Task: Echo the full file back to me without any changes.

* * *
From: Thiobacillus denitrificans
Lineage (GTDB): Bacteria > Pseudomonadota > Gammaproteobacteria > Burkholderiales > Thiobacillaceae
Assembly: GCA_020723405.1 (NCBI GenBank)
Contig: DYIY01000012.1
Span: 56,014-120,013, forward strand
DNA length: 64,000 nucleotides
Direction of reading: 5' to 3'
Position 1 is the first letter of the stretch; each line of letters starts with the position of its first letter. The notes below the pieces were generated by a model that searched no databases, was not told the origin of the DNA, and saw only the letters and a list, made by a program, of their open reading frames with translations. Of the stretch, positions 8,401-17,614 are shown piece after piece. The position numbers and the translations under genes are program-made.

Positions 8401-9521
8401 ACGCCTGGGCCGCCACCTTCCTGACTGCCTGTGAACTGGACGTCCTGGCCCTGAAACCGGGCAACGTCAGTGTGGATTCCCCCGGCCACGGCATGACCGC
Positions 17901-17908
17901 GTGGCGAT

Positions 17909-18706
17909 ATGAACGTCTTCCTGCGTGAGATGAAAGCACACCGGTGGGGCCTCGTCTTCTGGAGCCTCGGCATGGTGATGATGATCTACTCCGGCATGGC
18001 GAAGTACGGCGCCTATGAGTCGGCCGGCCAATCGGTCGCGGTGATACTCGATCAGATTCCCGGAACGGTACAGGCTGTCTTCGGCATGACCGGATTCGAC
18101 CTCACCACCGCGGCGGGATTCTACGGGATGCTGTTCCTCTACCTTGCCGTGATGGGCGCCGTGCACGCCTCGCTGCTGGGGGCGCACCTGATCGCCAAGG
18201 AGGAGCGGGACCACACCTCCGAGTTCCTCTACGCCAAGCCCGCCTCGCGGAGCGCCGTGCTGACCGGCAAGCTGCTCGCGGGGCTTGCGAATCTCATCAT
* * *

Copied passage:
From: Thiobacillus denitrificans
Lineage (GTDB): Bacteria > Pseudomonadota > Gammaproteobacteria > Burkholderiales > Thiobacillaceae
Assembly: GCA_020723405.1 (NCBI GenBank)
Contig: DYIY01000012.1
Span: 56,014-120,013, forward strand
DNA length: 64,000 nucleotides
Direction of reading: 5' to 3'
Position 1 is the first letter of the stretch; each line of letters starts with the position of its first letter. The notes below the pieces were generated by a model that searched no databases, was not told the origin of the DNA, and saw only the letters and a list, made by a program, of their open reading frames with translations. Of the stretch, positions 8,401-17,614 are shown piece after piece. The position numbers and the translations under genes are program-made.

Positions 8401-9521
8401 ACGCCTGGGCCGCCACCTTCCTGACTGCCTGTGAACTGGACGTCCTGGCCCTGAAACCGGGCAACGTCAGTGTGGATTCCCCCGGCCACGGCATGACCGC
Positions 17901-17908
17901 GTGGCGAT

Positions 17909-18706
17909 ATGAACGTCTTCCTGCGTGAGATGAAAGCACACCGGTGGGGCCTCGTCTTCTGGAGCCTCGGCATGGTGATGATGATCTACTCCGGCATGGC
18001 GAAGTACGGCGCCTATGAGTCGGCCGGCCAATCGGTCGCGGTGATACTCGATCAGATTCCCGGAACGGTACAGGCTGTCTTCGGCATGACCGGATTCGAC
18101 CTCACCACCGCGGCGGGATTCTACGGGATGCTGTTCCTCTACCTTGCCGTGATGGGCGCCGTGCACGCCTCGCTGCTGGGGGCGCACCTGATCGCCAAGG
18201 AGGAGCGGGACCACACCTCCGAGTTCCTCTACGCCAAGCCCGCCTCGCGGAGCGCCGTGCTGACCGGCAAGCTGCTCGCGGGGCTTGCGAATCTCATCAT